By Aaron Karp,

US lessor CIT Group is pushing Airbus to make a decision “in the next six months” on whether to re-engine the A330 for a potential 2017 entry-into-service.

During a briefing at the ISTAT 2014 Americas conference in San Diego, CIT Transportation and International Finance president Jeff Knittel said the A330 has “historically been the star of our fleet” but is now “at a crossroads … Airbus will need to make some decisions on where they take that aircraft.”

CIT placed a firm order for 10 A330s valued at $2.3 billion at the 2012 Farnborough Airshow, bringing its total orders for the type to 41.

CIT Aerospace VP-aircraft analysis Steve Mason noted the A330 “is not selling as well as Airbus would like. The question now facing both [Airbus] and its customers is what options remain for the A330 and, for that matter, this entire [200-to-300 seat airliner] market … The key for Airbus is they move quickly.” An A330 re-engining “may be the best bang for the buck” for Airbus, Mason said, warning that A330 orders “will dwindle down” without a move such as a re-engining.

Airbus has acknowledged it is studying the so-called “A330neo” option, but has said little publicly about the potential program or its timing. “There is a lot of discussion on the A330neo, but not in Toulouse,” Airbus SVP-leasing markets Andrew Shankland told the ISTAT conference.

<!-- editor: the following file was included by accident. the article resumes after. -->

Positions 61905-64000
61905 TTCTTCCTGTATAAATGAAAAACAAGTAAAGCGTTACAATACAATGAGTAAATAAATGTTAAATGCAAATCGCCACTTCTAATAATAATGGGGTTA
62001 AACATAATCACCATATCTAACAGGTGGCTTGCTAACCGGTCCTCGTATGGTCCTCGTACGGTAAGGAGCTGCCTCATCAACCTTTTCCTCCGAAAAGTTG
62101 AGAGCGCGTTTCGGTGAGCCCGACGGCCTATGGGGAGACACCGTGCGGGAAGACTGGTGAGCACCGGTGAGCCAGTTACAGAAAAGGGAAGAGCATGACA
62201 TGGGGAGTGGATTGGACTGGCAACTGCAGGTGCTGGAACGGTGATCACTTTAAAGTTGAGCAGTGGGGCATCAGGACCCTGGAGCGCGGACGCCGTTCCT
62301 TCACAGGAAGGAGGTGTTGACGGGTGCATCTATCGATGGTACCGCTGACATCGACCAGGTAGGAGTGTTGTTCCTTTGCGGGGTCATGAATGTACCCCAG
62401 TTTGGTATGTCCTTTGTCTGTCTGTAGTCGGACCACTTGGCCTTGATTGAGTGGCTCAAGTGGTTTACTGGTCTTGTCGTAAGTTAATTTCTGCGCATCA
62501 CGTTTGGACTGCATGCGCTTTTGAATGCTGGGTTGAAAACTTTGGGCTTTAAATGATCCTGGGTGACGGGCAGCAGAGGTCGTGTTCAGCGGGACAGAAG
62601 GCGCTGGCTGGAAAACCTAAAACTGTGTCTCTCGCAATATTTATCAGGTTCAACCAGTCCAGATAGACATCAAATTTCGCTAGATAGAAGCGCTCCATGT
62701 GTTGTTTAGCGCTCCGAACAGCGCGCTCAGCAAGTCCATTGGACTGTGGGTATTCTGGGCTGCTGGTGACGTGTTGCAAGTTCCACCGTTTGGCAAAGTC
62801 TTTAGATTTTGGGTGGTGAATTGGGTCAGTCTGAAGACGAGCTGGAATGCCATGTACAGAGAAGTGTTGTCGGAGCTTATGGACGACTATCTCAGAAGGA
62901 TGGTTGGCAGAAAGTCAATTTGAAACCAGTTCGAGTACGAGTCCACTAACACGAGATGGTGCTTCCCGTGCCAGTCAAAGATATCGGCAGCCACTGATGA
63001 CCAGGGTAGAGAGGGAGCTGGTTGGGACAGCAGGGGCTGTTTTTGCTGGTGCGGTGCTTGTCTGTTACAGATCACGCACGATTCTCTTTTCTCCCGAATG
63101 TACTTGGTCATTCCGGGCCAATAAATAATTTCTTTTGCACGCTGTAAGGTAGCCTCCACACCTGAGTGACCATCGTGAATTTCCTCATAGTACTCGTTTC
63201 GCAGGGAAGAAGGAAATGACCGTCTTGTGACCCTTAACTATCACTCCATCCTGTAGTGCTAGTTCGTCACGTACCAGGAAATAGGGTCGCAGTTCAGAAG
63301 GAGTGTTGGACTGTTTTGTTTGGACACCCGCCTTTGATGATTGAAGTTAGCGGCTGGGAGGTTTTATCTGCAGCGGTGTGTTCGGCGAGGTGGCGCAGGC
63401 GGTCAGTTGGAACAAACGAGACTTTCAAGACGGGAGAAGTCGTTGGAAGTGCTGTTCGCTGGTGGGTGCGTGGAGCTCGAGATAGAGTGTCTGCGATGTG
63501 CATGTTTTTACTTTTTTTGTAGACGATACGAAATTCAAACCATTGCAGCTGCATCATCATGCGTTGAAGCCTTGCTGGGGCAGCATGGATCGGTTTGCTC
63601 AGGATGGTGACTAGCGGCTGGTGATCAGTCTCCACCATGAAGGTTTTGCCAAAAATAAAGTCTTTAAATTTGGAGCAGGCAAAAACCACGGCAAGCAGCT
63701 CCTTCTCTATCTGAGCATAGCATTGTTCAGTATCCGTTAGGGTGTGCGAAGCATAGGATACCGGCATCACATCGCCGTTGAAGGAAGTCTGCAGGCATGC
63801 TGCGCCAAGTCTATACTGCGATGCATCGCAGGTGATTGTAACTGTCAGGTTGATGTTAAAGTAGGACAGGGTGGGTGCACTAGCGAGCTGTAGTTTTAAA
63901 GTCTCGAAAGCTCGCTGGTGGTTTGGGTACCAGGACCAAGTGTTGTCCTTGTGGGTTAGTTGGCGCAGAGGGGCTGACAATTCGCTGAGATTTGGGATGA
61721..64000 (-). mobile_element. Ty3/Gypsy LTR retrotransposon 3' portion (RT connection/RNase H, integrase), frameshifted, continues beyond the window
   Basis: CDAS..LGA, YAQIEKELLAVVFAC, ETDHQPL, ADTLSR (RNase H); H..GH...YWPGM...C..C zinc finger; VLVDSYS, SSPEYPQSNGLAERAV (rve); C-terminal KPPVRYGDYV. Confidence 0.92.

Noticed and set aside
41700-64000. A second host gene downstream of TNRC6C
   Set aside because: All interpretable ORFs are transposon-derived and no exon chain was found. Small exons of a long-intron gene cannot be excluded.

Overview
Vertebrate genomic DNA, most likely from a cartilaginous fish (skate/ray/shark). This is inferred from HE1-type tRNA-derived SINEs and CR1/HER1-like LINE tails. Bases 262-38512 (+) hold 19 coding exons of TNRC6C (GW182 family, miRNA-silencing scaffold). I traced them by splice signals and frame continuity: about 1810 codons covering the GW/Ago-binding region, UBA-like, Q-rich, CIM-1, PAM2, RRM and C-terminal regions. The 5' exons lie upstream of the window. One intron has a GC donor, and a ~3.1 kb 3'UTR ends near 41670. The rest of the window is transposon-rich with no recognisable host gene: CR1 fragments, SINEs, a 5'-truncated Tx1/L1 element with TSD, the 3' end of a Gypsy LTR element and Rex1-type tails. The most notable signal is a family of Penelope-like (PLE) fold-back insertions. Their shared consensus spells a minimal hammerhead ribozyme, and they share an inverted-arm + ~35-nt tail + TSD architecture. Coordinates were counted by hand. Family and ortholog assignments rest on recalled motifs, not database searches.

“We shouldn’t oversimplify what it takes to re-engine an airplane,” Knittel said. “The entire wing structure will have to be looked at … When [Airbus is] done with their analysis, you will get an answer [on the A330neo]. I would suggest they don’t know enough to know [yet whether to move forward]. It’s entirely possible they will see something from an engineering perspective that [reveals] this won’t work.” However, he cautioned, “If they wait too long, they will miss the window.”

Knittel would not commit to ordering a re-engined A330 if it is launched, but suggested CIT would be strongly interested. “I think there are a number of people that support an A330neo,” he said. “Certainly [Delta Air Lines CEO] Richard Anderson has been vocal about how a more efficient aircraft in that [midsize widebody] market would be welcomed by Delta … I think for a lot of [airlines] who are current operators of the A330, it would be a natural evolution to consider a neo.”

AirAsia Group CEO Tony Fernandes last year called on Airbus to launch the A330neo, saying a re-engined A330 would have a 5% fuel burn advantage over the A350-800 on a 6,000 nautical mile mission.